Spain, Portugal demand Greek ‘guarantees’ on debt deal
Spain and Portugal warned Greece Monday it must give firm "guarantees" to seal a debt deal with European leaders, as Athens made a fresh bid to unlock bailout funds need to avoid a default.
Portugal — which like Greece was bailed out by international lenders in 2011 — and Spain, which got a bailout for its banks in 2012, kept up their hard line on Greece ahead of an emergency eurozone summit.
“We hope it will be possible to find a solution that works for Greece and the whole of the eurozone,” said Spanish Prime Minister Mariano Rajoy.
He said the eurozone had already restructured Greece’s debt and extended interest payment deadlines.
“It is important that there be no more extensions without clear guarantees” by Athens, said Portuguese Prime Minister Pedro Passos Coelho.
“There is an openness that could lead to a new understanding,” but Greece “will have to respect all the rules applying to governments in the EU”, he added.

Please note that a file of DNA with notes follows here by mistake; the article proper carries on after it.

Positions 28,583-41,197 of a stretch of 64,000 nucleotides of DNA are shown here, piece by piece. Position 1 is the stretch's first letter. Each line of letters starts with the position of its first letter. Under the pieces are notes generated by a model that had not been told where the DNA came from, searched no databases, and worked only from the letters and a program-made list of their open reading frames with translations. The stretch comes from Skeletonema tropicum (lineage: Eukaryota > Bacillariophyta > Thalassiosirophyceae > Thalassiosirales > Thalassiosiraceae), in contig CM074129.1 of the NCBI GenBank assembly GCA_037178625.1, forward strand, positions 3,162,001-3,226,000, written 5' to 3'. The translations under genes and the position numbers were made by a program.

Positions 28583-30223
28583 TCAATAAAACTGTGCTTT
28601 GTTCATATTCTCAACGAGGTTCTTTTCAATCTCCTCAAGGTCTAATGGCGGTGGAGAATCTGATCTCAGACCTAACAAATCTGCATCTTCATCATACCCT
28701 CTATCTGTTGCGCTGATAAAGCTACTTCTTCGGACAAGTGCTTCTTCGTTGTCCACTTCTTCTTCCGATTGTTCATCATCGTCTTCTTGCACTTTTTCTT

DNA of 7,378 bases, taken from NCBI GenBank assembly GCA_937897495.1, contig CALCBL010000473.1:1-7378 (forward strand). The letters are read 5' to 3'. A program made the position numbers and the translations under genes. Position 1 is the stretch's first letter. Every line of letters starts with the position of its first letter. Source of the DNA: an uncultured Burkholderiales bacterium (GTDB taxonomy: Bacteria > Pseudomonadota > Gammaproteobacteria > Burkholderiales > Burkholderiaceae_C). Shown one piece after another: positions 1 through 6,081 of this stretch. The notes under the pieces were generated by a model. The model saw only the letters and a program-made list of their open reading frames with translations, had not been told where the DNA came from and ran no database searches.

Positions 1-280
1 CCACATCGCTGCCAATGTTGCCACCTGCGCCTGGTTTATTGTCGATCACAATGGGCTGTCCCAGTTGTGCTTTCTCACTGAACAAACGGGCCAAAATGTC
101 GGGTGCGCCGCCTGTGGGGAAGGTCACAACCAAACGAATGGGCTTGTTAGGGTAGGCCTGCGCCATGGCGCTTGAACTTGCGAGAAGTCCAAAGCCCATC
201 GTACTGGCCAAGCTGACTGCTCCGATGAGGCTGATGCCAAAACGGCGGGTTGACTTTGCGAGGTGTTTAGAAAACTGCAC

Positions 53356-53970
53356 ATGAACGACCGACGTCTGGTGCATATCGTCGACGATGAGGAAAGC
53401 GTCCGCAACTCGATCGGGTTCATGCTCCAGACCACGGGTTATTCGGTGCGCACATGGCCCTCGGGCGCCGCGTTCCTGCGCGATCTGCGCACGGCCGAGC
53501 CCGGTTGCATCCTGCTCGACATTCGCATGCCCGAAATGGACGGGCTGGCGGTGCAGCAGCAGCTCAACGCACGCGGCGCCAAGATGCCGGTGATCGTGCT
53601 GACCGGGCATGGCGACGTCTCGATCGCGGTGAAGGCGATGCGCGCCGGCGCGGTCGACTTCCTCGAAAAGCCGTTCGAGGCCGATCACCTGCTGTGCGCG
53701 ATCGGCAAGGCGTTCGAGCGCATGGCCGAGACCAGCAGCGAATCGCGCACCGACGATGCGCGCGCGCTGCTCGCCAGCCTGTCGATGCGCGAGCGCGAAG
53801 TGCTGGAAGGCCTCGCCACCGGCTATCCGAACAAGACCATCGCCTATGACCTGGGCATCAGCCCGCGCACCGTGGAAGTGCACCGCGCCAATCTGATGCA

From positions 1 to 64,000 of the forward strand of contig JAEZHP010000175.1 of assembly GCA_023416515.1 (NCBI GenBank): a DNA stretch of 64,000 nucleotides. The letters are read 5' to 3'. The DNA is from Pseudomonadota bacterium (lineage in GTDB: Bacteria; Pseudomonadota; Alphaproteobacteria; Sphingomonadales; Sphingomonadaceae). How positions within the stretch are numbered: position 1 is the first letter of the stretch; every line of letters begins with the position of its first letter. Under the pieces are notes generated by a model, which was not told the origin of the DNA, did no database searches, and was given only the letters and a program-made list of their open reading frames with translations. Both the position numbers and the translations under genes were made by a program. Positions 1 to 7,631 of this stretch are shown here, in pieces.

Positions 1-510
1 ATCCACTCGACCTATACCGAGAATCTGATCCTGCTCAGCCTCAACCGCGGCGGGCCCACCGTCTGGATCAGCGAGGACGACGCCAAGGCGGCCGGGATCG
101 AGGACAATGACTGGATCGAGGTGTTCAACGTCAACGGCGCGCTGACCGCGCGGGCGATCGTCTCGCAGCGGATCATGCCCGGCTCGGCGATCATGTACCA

They spoke at a news conference after a bilateral summit in Baiona, northwestern Spain.
Portugal got a 78 billion-euro ($89-billion) international bailout in 2011 and Spain got 41 billion euros for its banks in 2012.
Along with other eurozone countries, they are demanding Athens push through further reforms in order to unlock the 7.2 billion euros still remaining in Greece’s international bailout, which expires on June 30.
European officials were to examine fresh last-minute proposals presented by Greece on Monday in Brussels.
The eurozone crisis in 2012 raised fears that financial instability in Greece would spread to Spain and Italy.
The Spanish and Portuguese leaders said they had no such concerns currently.
“I am not afraid of any contagion,” Rajoy said.